Depression, Anxiety, and the Christian Life, by Michael S. Lundy and J.I. Packer
Started 07.22.20 • Finished 09.14.20
Each of us is far more complicated than can be explained by physiology, neurochemistry, or psychological formulation. Our very complicated physiology, neurochemistry, and psychology are all profoundly affected by our souls, even as our souls are by them.
To say that J.I. Packer only gives the introduction to this book is to understate his contribution. He takes the reader through a full chapter of the life of Richard Baxter, explaining why he qualified as the "spiritual physician" he was often called. I appreciated the subsequent chapters of updated work from Richard Baxter by Michael S. Lundy. The Puritans can be a difficult read at times and having it "translated" into a more modern read, or in some cases explained via end notes, was extremely helpful.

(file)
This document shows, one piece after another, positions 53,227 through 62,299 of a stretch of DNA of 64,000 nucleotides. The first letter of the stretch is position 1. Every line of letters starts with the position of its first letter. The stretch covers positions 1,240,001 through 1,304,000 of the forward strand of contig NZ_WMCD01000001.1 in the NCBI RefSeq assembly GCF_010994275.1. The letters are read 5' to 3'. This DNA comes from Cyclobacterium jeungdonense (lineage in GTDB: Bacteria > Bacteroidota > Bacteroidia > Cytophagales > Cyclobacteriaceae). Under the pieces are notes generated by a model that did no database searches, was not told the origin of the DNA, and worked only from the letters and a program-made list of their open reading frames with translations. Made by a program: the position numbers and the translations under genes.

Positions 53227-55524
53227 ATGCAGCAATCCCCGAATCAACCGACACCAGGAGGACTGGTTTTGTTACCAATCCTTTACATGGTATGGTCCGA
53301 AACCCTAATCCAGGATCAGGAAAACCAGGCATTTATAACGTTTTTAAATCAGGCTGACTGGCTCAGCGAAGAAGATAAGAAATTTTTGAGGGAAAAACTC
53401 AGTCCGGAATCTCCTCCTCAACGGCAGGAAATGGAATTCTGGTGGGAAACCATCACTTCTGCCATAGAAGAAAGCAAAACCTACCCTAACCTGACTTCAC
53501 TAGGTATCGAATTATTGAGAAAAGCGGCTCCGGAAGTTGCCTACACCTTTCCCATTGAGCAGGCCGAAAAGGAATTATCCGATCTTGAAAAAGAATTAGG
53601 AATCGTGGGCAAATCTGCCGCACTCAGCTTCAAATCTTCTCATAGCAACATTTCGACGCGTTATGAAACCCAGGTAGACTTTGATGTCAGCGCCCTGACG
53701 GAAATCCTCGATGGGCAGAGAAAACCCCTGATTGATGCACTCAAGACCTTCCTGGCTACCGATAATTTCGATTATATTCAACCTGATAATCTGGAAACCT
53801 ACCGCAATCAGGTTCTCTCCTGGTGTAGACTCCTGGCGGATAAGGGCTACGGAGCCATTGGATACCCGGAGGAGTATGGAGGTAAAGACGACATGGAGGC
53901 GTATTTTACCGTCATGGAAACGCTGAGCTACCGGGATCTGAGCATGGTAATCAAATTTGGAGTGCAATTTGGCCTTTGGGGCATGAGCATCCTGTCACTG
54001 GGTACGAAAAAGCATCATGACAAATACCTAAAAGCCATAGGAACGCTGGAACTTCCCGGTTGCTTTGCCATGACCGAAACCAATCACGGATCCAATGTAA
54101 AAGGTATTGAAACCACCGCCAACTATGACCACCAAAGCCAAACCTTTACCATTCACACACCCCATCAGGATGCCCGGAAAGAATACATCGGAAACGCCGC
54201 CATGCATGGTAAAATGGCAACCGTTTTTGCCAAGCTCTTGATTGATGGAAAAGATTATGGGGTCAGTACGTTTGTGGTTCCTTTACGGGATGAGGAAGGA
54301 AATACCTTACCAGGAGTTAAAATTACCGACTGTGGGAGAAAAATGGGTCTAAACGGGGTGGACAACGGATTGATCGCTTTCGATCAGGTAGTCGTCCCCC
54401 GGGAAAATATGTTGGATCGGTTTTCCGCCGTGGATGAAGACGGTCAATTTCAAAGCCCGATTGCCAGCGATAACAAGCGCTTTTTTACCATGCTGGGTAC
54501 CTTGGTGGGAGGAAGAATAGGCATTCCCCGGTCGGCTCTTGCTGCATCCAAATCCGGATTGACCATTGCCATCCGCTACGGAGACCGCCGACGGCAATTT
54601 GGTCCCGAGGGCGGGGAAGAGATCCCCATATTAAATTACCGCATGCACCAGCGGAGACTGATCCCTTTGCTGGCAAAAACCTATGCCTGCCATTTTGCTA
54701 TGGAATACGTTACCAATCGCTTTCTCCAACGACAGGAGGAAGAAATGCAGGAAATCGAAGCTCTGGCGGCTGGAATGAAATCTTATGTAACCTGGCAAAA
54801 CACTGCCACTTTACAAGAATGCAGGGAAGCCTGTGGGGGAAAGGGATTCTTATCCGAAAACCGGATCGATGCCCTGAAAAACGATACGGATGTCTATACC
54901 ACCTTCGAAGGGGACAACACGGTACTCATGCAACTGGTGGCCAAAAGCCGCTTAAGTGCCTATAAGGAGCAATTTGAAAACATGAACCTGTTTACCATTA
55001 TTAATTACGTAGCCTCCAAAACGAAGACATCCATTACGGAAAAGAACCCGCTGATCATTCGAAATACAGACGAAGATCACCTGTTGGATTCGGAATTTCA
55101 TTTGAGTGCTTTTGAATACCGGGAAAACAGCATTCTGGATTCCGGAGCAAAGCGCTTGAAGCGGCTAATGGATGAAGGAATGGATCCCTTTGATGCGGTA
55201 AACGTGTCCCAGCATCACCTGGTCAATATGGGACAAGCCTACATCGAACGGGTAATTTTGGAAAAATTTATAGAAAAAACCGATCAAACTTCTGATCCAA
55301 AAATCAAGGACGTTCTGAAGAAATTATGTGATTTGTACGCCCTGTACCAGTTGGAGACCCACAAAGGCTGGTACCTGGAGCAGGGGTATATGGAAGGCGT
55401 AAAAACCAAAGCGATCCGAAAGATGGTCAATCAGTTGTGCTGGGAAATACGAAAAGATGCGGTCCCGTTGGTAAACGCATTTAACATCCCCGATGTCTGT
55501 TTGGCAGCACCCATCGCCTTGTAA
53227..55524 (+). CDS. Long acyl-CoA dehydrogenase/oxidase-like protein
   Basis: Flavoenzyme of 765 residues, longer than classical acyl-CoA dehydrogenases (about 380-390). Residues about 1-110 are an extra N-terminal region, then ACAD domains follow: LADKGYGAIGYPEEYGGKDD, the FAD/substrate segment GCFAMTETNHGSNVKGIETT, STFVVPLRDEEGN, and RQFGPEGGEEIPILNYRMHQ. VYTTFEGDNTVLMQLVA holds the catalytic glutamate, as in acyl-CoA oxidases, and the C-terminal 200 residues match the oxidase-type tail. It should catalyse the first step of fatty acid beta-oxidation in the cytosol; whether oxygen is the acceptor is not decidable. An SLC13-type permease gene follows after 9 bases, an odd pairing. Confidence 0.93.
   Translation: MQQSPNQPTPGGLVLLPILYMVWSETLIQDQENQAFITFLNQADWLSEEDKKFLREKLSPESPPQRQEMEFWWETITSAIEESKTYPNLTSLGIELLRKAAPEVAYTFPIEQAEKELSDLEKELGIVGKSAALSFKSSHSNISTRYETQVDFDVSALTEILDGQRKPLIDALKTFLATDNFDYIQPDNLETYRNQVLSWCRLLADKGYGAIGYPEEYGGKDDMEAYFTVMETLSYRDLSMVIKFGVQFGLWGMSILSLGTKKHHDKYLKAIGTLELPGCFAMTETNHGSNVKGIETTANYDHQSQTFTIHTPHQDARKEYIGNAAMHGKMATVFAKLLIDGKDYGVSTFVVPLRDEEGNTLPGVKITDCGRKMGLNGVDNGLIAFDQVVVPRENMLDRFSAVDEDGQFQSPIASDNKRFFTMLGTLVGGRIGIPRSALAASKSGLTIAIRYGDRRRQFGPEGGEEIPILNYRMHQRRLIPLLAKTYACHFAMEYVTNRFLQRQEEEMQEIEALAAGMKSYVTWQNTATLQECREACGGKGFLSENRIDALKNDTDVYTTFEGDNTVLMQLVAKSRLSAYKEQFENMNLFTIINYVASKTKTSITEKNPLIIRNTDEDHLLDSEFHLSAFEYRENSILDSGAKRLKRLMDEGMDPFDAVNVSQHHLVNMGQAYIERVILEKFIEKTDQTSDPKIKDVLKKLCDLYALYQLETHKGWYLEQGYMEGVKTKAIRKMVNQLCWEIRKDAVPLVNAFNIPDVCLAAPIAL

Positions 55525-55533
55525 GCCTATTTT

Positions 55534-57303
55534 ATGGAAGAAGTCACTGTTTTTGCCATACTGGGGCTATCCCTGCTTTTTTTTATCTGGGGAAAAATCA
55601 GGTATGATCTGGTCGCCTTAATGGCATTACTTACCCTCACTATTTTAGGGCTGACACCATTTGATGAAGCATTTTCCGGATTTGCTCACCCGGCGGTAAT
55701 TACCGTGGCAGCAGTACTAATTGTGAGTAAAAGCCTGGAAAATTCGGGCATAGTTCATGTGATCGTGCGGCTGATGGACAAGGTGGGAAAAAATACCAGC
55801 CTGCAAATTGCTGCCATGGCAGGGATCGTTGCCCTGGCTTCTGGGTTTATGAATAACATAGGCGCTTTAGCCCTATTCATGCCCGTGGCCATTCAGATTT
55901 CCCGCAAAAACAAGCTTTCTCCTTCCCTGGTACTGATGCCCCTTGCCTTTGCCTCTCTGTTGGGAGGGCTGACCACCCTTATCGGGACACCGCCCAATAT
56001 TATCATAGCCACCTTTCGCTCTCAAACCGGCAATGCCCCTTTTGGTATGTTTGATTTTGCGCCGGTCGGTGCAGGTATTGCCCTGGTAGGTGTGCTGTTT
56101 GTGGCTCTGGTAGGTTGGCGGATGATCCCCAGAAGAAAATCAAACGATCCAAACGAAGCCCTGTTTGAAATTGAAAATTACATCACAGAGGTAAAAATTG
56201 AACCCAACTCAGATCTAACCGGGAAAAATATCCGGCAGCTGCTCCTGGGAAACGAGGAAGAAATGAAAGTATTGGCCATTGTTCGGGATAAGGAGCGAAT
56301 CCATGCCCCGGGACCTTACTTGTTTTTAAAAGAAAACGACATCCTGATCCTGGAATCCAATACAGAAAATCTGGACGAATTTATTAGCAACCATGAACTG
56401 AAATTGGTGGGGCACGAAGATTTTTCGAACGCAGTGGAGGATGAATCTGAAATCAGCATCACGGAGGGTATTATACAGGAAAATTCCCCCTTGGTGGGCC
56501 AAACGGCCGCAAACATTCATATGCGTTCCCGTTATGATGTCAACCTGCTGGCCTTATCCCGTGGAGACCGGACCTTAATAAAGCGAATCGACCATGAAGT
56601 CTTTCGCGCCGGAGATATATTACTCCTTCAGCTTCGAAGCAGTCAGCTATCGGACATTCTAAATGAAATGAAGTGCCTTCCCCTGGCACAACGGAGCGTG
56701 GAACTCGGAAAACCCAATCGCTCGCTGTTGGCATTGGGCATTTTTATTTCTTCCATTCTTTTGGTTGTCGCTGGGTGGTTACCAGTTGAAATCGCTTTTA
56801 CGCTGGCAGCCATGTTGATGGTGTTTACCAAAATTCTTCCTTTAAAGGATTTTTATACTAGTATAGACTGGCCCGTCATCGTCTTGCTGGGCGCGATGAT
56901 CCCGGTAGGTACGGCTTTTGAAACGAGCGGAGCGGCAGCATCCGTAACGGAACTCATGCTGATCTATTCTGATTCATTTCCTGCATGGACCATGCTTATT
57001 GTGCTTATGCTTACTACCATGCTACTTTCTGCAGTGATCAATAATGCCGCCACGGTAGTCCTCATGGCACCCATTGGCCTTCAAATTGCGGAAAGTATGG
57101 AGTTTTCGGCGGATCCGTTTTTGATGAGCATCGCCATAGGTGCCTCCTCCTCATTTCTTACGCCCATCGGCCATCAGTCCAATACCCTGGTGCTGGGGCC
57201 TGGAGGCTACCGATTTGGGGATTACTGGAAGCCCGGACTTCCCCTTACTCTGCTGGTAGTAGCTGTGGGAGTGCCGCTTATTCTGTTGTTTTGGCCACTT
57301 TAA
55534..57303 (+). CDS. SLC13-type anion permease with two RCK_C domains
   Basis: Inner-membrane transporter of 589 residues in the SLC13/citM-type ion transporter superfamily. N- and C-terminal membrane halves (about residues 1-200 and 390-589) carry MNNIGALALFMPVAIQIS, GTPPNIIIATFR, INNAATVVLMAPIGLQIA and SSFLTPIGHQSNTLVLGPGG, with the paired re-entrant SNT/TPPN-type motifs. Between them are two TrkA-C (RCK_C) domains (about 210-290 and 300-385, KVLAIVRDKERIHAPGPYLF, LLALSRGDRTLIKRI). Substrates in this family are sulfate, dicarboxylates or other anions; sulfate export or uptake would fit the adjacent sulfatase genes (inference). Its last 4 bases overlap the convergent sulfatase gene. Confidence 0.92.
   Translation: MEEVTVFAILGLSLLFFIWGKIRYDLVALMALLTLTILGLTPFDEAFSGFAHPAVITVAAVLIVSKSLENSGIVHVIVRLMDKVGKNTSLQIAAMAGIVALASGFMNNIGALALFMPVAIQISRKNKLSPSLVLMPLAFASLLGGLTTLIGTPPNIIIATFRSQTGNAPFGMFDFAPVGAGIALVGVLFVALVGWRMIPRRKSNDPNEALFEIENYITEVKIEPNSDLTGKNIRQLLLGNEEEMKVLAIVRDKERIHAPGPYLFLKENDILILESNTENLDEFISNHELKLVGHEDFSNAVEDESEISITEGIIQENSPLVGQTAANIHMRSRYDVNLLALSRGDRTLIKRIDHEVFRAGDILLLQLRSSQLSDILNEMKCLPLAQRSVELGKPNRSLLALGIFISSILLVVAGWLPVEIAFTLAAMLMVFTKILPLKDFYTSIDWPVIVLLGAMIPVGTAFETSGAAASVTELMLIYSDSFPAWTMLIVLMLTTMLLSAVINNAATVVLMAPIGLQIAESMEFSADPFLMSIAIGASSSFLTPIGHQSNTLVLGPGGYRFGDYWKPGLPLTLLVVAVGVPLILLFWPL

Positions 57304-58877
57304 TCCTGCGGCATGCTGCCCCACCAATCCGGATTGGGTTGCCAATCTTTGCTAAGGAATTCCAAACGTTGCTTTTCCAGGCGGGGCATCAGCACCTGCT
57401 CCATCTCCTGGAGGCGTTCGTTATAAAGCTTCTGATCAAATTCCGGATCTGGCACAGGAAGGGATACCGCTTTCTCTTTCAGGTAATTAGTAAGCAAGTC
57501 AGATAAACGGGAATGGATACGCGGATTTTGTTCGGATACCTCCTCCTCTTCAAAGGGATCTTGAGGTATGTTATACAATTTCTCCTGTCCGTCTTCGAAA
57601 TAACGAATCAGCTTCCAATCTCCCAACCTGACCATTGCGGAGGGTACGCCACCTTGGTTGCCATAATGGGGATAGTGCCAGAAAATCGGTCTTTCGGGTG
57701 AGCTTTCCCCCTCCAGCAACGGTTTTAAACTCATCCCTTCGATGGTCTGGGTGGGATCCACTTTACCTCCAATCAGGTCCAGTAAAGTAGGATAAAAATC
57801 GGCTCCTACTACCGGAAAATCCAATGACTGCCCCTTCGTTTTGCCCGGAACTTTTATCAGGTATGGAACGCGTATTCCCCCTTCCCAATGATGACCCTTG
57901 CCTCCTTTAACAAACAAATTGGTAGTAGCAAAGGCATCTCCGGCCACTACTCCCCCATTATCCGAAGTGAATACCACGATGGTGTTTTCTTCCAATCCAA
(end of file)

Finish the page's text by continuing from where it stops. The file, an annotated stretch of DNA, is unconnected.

God requires you to see your sin and misery, but in a manner that tends to magnify the remedy and to cause you to embrace it. Never think of sin and hell alone, but as the way to thoughts of Christ and grace. This is the duty of even the worst of us. Are your sins ever before you? Why not also the pardoning grace in Christ?
It is packed with solid theological truths that will take time to consider and digest. He gives advice both to the depressed and anxious as well as the physicians who attend them. And he gives some practical wisdom on what it looks like to come out of depression and anxiety through faith. So be sure to give yourself permission to go slowly. It is well worth your time.
Christ knows his own grace, even when those who possess grace may have doubts about it.